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How to trademark within the metaverse

While numbers for trademarks within the metaverse may be down, large brands are still showing an interest in the space

The number of trademarks filed regarding the metaverse were at a peak at the beginning of the year. However, more recently the number of trademark applications regarding anything ‘metaverse’ has begun to drop.

In a report from Adweek, details regarding trademark applications were highlighted. This data showed that between January and October 2022, approximately 5000 US trademark applications for the metaverse and virtual goods were filed. These included some big-name brands such as Versace and Adidas. In March the number then peaked at a total of 773, but by October had dropped to less than half – 334 – a significant decline.

Trademark attorney and founder of law firm Gerben Perrott, PLLC, Josh Gerben noted that “The gold rush era of Web3 is over. The folks that are going to file trademark applications going forward are likely going to be the companies doing serious work in the space. The speculators are likely spending less and have fewer resources now than they did earlier this year.”

Securing your assets

The idea of the metaverse has seen new fuel heaped on board through recent years with many companies jumping aboard the virtual train. However as things settle and the realities of what’s possible and who’ll want it comes to bear, it’s only natural to see some lose interest in the market.

Despite this, large brands will still want to secure their IP because while protecting your assets in the virtual world is not too dissimilar to protecting them in the real one, it does pose its own problems. Trademarks for the virtual world mean that brands have far greater protection if someone were to come along and attempt to replicate their product or monetise it. 

CEO of GK Digital Ventures Greg Kahn expressed the importance of trademarks saying, “By filing trademarks, [companies] have more authority to monitor brand activity and protect against digital look-alikes. Companies should prepare for Web3 by conducting an audit of all their current trademark portfolios. They should ensure that they file any new applications that will cover new classes of goods or services that could become possible in metaverse or Web3 environments.”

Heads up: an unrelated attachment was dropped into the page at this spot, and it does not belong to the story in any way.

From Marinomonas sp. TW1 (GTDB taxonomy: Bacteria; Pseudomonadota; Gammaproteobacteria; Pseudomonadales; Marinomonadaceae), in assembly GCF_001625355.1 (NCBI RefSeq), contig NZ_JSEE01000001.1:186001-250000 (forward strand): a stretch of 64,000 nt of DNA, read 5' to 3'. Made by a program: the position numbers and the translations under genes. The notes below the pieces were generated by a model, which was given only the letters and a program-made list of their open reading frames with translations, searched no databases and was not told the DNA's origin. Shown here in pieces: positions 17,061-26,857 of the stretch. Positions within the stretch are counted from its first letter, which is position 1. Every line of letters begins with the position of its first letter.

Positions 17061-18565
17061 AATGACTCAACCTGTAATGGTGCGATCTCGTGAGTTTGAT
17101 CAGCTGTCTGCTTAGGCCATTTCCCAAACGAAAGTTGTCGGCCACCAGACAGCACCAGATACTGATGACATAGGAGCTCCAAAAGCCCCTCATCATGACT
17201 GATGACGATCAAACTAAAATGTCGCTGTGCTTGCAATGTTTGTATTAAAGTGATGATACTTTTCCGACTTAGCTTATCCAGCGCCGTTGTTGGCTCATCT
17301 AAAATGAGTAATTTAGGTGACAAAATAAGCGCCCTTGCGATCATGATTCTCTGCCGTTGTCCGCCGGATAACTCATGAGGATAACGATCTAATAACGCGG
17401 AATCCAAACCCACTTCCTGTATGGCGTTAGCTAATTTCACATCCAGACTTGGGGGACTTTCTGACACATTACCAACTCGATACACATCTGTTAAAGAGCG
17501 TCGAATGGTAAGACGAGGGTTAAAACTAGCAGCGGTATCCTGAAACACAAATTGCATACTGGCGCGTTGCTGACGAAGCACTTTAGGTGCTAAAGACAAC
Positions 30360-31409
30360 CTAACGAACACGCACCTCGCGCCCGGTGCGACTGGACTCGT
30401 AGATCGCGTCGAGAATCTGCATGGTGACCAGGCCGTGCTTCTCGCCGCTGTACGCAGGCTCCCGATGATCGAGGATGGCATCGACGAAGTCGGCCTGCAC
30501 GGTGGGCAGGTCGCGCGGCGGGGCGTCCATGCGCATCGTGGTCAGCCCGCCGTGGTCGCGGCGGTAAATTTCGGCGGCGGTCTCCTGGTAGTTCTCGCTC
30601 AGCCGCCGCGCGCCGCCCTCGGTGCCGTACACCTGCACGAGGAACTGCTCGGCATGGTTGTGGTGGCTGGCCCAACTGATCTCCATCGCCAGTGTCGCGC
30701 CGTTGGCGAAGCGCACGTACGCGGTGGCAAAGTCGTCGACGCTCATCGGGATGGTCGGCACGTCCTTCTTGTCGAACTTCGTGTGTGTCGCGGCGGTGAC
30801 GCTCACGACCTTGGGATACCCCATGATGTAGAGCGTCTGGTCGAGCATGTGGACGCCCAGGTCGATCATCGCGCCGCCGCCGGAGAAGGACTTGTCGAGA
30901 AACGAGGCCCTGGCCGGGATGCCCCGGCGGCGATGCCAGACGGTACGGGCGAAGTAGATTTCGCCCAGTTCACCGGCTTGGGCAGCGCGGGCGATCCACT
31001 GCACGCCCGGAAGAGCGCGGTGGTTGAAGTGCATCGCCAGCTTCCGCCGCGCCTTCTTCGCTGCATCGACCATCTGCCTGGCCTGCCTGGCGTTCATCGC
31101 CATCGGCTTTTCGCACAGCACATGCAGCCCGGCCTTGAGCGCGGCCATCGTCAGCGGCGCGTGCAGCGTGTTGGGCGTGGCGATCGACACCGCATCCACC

Grab now, answer questions later

Even if a brand isn’t prepared to enter the metaverse now, it may decide to in the future as the space continues to develop. In the long run filing for a trademark could prove more beneficial than risking a legal battle over representation rights. To file for a trademark in the metaverse could cost anywhere between $5000 to $10,000 which sounds like a hefty price to pay but for companies that are worth millions or even billions, it’s a small price to pay to secure a brand digitally, potentially, forever.

Written By

Paige Cook is a writer with a multi-media background. She has experience covering video games and technology and also has freelance experience in video editing, graphic design, and photography. Paige is a massive fan of the movie industry and loves a good TV show, if she is not watching something interesting then she's probably playing video games or buried in a good book. Her latest addiction is virtual photography and currently spends far too much time taking pretty pictures in games rather than actually finishing them.

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